After engaging in physical activity, especially strenuous exercise, athletes at various levels of performance will often squeeze into super-tight “compression” garments – be they shorts, knee-high socks, sleeves, tops or tights – in an effort to boost performance and facilitate recovery. It is proposed that compression garments work by compacting the surface of the skin, thereby increasing blood circulation, which helps to deliver more oxygen to working muscles while enhancing the removal of waste by-products and muscle metabolites. As a consequence, companies like Skins, Under Armour and 2XU have blossomed as compression gear manufacturers, often claiming their products will improve recovery, increase muscular power and improve endurance in a variety of sports. Recently, a number of publications have reported contradictory results with regards to the influence of compression garments on these parameters, which raises an important question: can compression garments worn during and after exercise really aid recovery and/or enhance athletic performance?
Athletic training and competition frequently result in exercise-induced muscle damage (EIMD). The degree of this muscle damage depends on the exercise type, duration, intensity and habituation to exercise.1 Furthermore, exercise with an eccentric component, where the muscle lengthens while under tension, results in a greater magnitude of EIMD. This is due to the inflammatory response resulting from the mechanical damage or small tears caused to sarcomeres during eccentric loading. EIMD is characterised by symptoms such as temporary reduction in muscle strength, decreased rate of force development, reduced range of motion, swelling, increased feeling of soreness and the appearance of intracellular proteins in the blood.1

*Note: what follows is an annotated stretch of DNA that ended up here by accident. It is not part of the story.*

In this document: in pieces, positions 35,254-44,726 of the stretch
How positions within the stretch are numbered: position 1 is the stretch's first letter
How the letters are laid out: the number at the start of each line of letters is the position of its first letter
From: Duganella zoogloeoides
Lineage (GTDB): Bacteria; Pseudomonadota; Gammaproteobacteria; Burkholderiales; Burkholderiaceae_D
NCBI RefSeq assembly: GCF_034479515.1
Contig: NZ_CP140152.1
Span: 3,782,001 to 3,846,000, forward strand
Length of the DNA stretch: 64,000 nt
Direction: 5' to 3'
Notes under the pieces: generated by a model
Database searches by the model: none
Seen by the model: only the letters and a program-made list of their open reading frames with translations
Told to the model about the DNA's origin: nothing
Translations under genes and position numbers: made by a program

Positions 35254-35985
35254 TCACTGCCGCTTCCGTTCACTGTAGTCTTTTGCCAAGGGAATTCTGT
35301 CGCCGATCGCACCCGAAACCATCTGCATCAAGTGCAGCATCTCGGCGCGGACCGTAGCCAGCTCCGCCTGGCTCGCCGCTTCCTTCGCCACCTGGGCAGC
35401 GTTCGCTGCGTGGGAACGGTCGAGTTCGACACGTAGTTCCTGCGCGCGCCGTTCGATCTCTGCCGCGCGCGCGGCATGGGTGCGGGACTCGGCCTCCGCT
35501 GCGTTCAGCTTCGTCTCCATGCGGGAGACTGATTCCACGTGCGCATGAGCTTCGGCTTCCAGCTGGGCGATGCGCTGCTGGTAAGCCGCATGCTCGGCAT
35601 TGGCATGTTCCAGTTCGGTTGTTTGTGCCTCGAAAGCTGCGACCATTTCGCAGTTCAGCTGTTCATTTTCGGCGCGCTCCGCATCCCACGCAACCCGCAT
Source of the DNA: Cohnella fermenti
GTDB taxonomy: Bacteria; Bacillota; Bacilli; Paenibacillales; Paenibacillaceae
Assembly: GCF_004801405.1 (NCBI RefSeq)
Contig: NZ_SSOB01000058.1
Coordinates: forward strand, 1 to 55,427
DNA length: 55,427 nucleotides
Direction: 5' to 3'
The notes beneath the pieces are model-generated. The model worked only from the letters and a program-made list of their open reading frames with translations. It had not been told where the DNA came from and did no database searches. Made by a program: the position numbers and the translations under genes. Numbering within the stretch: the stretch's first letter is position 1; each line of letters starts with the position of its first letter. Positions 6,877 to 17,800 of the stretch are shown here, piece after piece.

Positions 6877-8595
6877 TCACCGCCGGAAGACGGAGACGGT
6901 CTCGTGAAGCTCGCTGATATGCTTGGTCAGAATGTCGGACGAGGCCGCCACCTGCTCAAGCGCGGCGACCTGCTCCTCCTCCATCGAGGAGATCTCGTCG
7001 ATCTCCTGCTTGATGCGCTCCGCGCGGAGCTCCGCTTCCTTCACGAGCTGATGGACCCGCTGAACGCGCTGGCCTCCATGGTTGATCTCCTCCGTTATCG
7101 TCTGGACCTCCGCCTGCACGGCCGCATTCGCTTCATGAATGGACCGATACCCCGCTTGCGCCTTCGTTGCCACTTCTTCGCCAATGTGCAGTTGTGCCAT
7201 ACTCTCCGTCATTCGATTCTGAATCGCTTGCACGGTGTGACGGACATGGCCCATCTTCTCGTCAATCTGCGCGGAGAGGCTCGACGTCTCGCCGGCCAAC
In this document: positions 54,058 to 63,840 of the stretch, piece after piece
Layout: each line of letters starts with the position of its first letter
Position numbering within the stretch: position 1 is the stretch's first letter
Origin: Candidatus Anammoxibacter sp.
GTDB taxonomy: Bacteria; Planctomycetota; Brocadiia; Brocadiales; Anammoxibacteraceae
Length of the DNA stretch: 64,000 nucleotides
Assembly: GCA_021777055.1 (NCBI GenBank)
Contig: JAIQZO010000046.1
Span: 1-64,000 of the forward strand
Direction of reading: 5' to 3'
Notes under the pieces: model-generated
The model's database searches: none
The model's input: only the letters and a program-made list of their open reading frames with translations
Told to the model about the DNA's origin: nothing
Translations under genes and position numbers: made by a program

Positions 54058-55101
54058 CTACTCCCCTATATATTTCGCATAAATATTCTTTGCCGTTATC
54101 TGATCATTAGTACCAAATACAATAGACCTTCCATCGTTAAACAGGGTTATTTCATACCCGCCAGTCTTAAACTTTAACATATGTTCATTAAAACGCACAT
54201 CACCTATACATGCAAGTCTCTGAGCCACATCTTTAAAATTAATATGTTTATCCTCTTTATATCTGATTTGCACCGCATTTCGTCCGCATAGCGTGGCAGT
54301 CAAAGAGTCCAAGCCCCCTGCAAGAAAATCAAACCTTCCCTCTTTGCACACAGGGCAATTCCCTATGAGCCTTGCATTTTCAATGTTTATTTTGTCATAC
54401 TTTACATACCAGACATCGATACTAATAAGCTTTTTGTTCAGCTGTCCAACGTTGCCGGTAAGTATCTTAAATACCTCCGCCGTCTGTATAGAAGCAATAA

These symptoms can last for several days and may affect the capacity to train at the desired intensity in subsequent sessions or impact on competition performance. As a result, methods to reduce the negative symptoms associated with EIMD are widely sought by athletes.
How Does Compression Work?
Modern-day compression attire has evolved from medical practices, where compression garments are frequently used to treat clinical pathologies. Usually worn over the leg and foot, medical compression stockings have been used to control oedema or swelling, promote venous blood flow and prevent post-operative thrombosis for more than 50 years.2 This is achieved by creating a controlled gradient compression force to the leg (ranging from 20-40 mmHg), typically greatest at the ankle and diminishing over the length of the leg. The use of compression garments in sport has become increasingly popular due to claims they can improve recovery from strenuous exercise by creating an external pressure gradient, thus reducing the space available for swelling.1 More specifically, the principle of compression therapy is based on Laplace’s equation, which states that the pressure is directly proportional to the amount of tension and the number of layers applied and inversely proportionate to the limb circumference and width of material applied. As such, it has been shown compression garments require a minimum pressure of 18mmHg at the ankle and 8mmHg at the mid-thigh to mimic the hemodynamic effects of exercise and increase venous return.3
Compression Garments and Recovery